Photo: Sarah-Jade Champagne
Tennis Canada is deeply saddened to hear of the passing of long-time donor Betty Birmingham and extends its condolences to her children, Jennifer and Jeff, and her four grandchildren, Benjamin, Jason, Jacob, and Jonathan.
“It is with heavy hearts that we say goodbye to one of the most loved friends of tennis in Canada,” said Michael Downey, President and Chief Executive Officer, Tennis Canada. “Betty was a beloved member of the Canadian wheelchair tennis community and brought passion and dedication to each and every event she supported. She was not just a donor, but an engaging member of the Canadian tennis family.”
Betty’s enthusiasm for wheelchair tennis was infectious, and as much as she grew fond of the established players who became regulars on the Canadian wheelchair tennis scene, she always made it a priority to welcome the rookies who were just getting into the sport.
“When I think of Betty, I think of family,” said Kai Schrameyer, National Coach of Wheelchair Tennis, High Performance Program at Tennis Canada. “Betty didn’t just drop off the sponsorship cheque. She was involved, and always present at the events the Birmingham family supported. From the early 8 a.m. first-round matches until the end of the day when the Gatorade coolers were emptied, and wheelchairs got stored away. Betty knew the players. She knew their stories and their pathway into the sport.”
“It is heartbreaking to think that Betty will no longer be courtside at the Birmingham Nationals,” expressed Sarah Hunter, former world No. 2 in the quad category and Canadian Paralympian. “Canadian wheelchair tennis players lost their biggest supporter, leaving a hole that can’t be filled. Betty, we thank you for your support and friendship over the years.”
Betty and her late husband Bruce first began their commitment to wheelchair tennis in 2003, when they agreed to assist with the hosting costs of the Canadian Open Wheelchair Tennis Championships in Stoney Creek, Ontario. Over the coming years, the family donated over $2 million to the Tennis Matters campaign, helping to provide Canada’s wheelchair tennis athletes with competitive opportunities and funding.
The Canadian National Wheelchair Tennis Championships, the biggest wheelchair tournament in Canada, was eventually renamed the Birmingham National Wheelchair Tennis Championships in their honour, as was the Birmingham Wheelchair Tennis Classic, an ITF Futures Series tournament.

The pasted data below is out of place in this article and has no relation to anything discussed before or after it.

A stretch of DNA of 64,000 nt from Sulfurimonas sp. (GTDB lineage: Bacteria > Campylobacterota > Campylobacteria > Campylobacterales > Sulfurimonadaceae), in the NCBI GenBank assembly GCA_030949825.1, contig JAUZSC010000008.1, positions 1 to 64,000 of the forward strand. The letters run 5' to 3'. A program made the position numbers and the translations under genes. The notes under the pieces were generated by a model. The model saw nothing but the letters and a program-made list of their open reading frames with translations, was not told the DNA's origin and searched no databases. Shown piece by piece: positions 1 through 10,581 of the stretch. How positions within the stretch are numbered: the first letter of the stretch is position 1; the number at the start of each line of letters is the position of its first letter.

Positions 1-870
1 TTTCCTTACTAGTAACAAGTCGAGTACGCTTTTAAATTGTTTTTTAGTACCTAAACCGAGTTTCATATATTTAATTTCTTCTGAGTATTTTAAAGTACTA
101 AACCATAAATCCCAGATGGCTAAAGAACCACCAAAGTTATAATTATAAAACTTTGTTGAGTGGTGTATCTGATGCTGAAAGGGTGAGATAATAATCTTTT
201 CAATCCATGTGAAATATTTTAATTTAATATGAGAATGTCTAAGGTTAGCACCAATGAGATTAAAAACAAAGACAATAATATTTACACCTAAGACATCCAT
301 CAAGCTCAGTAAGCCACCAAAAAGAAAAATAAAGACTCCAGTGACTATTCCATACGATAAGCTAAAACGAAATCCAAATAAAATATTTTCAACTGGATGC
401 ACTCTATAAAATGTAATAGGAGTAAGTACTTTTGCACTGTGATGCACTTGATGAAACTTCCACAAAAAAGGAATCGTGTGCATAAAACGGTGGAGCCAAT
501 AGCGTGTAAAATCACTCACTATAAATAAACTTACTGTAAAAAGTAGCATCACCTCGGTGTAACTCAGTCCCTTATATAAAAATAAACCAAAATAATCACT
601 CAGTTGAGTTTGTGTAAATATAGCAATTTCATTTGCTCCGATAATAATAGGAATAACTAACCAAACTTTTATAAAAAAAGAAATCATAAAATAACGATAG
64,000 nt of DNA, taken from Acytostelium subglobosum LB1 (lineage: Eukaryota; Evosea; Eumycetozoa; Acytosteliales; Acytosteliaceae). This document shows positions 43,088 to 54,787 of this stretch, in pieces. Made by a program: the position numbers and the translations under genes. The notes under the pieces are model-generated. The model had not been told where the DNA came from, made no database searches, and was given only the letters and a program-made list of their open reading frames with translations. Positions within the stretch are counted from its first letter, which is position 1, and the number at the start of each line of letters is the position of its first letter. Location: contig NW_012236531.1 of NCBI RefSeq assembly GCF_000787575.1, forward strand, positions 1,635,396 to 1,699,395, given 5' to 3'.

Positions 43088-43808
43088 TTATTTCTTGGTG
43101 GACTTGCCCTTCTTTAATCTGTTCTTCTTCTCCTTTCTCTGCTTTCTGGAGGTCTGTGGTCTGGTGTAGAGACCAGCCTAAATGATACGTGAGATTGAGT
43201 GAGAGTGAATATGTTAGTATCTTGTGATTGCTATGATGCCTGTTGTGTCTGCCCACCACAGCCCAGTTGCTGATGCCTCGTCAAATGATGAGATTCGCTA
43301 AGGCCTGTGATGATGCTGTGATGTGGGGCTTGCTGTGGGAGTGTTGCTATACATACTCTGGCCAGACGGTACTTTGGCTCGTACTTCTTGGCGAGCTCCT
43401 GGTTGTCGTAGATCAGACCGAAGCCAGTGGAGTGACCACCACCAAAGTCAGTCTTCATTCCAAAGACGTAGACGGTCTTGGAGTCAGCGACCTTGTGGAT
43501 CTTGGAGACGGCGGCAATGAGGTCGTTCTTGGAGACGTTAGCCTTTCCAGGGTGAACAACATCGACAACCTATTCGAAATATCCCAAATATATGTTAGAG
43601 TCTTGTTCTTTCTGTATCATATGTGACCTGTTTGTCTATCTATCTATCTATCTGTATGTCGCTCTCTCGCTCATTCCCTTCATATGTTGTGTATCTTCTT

In 2008, the Birmingham family also established the Birmingham Excellence Fund to assist with the coaching and training support for prospective Canadian Paralympic tennis athletes. Since establishing the fund, Canadians have been immensely successful on the international stage, winning its first Parapan Am bronze medal in 2015 and its first gold medal in 2021 when Rob Shaw was crowned singles champion in the quad category.
“The Birmingham family I think is wheelchair tennis in Canada,” said Shaw, current world No.6 in the quad division. “Without Bruce and Betty, we wouldn’t have a program. I really don’t think we’d be where we are today, with multiple athletes having gone to Paralympic Games and Parapan Am Games. And it trickles down; it’s not just the international high-level athletes who get the benefit of the Birmingham family, it’s the grassroots level as well. They are synonymous with Wheelchair Tennis Canada, and we’re just super fortunate to have them.”
“We have lost a fierce champion, wheelchair tennis supporter, and friend,” said Janet Petras, Director, High Performance Programs & Administration, Tennis Canada. “Betty’s kindness, compassion, and dedication were unmatched, and she will be dearly missed.”
Betty and Bruce were inducted into the Canadian Tennis Hall of Fame in 2020 for their immense contributions to Canadian wheelchair tennis over the last few decades. Without their relentless help and dedication to growing wheelchair tennis, the sport would be nowhere near where it is today. May Betty and Bruce’s legacy live through a strong and thriving wheelchair tennis community in Canada.